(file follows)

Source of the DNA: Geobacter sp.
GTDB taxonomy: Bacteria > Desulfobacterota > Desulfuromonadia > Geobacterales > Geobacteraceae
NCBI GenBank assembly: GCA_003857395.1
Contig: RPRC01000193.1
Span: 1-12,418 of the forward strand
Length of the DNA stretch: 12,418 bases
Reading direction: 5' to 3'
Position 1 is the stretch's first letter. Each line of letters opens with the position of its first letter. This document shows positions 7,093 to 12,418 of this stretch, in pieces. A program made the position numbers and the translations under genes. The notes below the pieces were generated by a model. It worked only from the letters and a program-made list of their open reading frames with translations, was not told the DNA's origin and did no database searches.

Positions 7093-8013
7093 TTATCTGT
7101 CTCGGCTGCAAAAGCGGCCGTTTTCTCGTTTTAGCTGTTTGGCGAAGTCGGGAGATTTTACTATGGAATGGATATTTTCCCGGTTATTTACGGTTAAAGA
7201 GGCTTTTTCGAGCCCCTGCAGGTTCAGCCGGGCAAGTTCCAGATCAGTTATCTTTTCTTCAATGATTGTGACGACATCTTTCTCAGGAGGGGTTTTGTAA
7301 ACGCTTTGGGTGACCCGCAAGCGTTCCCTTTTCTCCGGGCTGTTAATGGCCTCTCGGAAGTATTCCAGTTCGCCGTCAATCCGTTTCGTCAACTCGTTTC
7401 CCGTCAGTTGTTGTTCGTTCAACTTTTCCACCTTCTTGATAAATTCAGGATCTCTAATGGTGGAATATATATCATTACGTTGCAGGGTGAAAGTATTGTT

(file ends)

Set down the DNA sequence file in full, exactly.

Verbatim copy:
Source of the DNA: Geobacter sp.
GTDB taxonomy: Bacteria > Desulfobacterota > Desulfuromonadia > Geobacterales > Geobacteraceae
NCBI GenBank assembly: GCA_003857395.1
Contig: RPRC01000193.1
Span: 1-12,418 of the forward strand
Length of the DNA stretch: 12,418 bases
Reading direction: 5' to 3'
Position 1 is the stretch's first letter. Each line of letters opens with the position of its first letter. This document shows positions 7,093 to 12,418 of this stretch, in pieces. A program made the position numbers and the translations under genes. The notes below the pieces were generated by a model. It worked only from the letters and a program-made list of their open reading frames with translations, was not told the DNA's origin and did no database searches.

Positions 7093-8013
7093 TTATCTGT
7101 CTCGGCTGCAAAAGCGGCCGTTTTCTCGTTTTAGCTGTTTGGCGAAGTCGGGAGATTTTACTATGGAATGGATATTTTCCCGGTTATTTACGGTTAAAGA
7201 GGCTTTTTCGAGCCCCTGCAGGTTCAGCCGGGCAAGTTCCAGATCAGTTATCTTTTCTTCAATGATTGTGACGACATCTTTCTCAGGAGGGGTTTTGTAA
7301 ACGCTTTGGGTGACCCGCAAGCGTTCCCTTTTCTCCGGGCTGTTAATGGCCTCTCGGAAGTATTCCAGTTCGCCGTCAATCCGTTTCGTCAACTCGTTTC
7401 CCGTCAGTTGTTGTTCGTTCAACTTTTCCACCTTCTTGATAAATTCAGGATCTCTAATGGTGGAATATATATCATTACGTTGCAGGGTGAAAGTATTGTT